Anti Heroes

Antirom’s 1994 CD-ROM proved seminal in the early days of interactive design and a career defining moment for Paul Webb and his generation. 

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Almost twenty years ago I was given a mysterious CD-Rom whilst studying graphics in Salford. The disc contained a collection of interactive audiovisual pieces which completely changed the way I saw my future in design.

The CD-Rom was self-published by the collective known as Antirom. The London-based group included members of Tomato, Underworld, brothers Nik & Tom Roope and Andy Cameron, who sadly passed away in 2012. It was a highly collaborative working process and none of them had a background in code.

The pieces or ‘toys’ were fun, playful, and non-linear, provoking an emotional response that I hadn’t previously experienced  from any other digital artefact. Through this and future projects, Antirom probed the boundaries and potential of interactivity. It helped in establishing new, engaging methods of interaction and user-interface design. Antirom were a huge inspiration on myself and my peers, pushing the potential of digital technology and the relationships between the audio and the visual.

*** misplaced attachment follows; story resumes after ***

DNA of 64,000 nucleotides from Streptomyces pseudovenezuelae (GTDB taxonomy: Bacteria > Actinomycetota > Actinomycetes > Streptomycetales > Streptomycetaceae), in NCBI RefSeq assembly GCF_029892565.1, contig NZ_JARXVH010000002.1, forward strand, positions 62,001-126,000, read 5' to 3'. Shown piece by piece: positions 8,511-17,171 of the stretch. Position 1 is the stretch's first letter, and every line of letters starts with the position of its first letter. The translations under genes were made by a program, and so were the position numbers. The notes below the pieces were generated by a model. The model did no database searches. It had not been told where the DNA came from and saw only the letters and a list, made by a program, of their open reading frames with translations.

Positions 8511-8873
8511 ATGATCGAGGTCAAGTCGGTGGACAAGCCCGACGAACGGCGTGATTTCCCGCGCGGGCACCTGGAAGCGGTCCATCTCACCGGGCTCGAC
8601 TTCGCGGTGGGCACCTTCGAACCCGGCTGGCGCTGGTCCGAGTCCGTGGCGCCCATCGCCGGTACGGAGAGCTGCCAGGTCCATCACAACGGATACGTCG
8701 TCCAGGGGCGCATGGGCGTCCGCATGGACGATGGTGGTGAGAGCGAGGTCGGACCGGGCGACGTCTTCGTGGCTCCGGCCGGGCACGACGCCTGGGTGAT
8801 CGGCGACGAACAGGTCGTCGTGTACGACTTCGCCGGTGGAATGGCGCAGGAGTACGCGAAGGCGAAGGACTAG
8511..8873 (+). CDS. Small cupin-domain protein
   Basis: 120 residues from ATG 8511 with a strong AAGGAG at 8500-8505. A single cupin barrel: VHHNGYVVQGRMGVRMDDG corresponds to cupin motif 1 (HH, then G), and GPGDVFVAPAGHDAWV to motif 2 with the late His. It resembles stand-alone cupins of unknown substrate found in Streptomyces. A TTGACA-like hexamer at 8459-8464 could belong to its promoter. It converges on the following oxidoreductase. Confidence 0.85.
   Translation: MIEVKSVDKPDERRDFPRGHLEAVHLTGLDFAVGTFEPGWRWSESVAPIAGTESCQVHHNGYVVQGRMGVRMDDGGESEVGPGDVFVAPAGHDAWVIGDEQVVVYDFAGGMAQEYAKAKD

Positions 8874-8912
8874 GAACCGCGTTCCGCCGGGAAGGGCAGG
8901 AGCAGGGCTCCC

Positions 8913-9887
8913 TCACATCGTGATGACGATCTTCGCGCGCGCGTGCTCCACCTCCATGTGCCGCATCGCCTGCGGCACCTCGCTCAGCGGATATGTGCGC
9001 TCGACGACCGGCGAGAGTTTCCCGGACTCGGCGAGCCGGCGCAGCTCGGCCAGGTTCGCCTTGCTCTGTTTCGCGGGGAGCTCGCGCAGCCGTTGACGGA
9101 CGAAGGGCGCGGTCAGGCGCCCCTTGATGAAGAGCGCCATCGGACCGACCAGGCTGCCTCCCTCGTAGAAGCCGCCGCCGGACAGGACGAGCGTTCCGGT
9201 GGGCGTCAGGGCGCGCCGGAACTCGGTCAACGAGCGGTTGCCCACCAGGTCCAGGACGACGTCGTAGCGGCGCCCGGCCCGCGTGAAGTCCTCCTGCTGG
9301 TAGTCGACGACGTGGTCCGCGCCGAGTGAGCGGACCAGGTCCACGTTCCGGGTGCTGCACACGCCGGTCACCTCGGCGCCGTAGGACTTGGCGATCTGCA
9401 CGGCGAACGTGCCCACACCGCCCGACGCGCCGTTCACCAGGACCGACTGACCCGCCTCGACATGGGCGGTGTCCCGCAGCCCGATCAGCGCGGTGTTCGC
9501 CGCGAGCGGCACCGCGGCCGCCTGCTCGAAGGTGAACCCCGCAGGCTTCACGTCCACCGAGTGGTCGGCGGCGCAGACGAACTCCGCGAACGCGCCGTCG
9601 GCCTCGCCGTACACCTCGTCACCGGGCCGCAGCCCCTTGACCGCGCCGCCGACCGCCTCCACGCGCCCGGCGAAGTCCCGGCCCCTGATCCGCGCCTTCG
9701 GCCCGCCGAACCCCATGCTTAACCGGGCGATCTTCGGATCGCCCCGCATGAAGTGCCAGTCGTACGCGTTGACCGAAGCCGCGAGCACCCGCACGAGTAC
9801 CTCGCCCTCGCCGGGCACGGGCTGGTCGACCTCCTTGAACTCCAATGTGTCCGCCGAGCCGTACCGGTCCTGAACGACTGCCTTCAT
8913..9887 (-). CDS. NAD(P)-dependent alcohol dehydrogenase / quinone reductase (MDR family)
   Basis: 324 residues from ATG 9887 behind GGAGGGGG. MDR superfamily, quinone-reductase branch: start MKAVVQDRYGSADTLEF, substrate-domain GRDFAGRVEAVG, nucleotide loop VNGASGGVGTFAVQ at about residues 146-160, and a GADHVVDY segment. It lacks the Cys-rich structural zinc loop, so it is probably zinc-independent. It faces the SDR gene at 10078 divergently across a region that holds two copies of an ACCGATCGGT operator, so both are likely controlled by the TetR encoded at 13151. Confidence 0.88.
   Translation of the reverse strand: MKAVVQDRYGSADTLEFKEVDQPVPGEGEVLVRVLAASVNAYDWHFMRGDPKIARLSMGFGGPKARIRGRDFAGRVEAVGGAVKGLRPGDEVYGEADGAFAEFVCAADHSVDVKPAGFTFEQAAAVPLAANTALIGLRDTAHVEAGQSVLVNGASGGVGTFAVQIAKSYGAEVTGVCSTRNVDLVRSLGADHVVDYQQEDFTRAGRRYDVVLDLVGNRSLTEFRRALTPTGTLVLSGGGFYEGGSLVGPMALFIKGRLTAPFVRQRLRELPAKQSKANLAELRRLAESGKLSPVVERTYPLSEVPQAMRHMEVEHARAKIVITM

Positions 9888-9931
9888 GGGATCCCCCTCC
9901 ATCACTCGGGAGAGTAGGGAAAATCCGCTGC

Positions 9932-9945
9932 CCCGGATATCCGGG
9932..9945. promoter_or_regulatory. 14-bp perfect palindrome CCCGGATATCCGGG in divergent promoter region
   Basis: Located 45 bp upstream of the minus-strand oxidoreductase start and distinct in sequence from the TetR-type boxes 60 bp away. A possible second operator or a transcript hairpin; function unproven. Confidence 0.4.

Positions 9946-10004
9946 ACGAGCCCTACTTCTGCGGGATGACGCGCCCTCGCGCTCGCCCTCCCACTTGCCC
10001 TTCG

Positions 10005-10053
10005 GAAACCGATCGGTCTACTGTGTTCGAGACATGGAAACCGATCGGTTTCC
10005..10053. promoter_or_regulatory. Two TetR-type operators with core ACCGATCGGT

Antirom disrupted a still embryonic industry searching for ways forward. This innovative spirit was seen in similar experiments from many designers, collectives and companies, an approach which I hope continues to emerge in contemporary design and technology.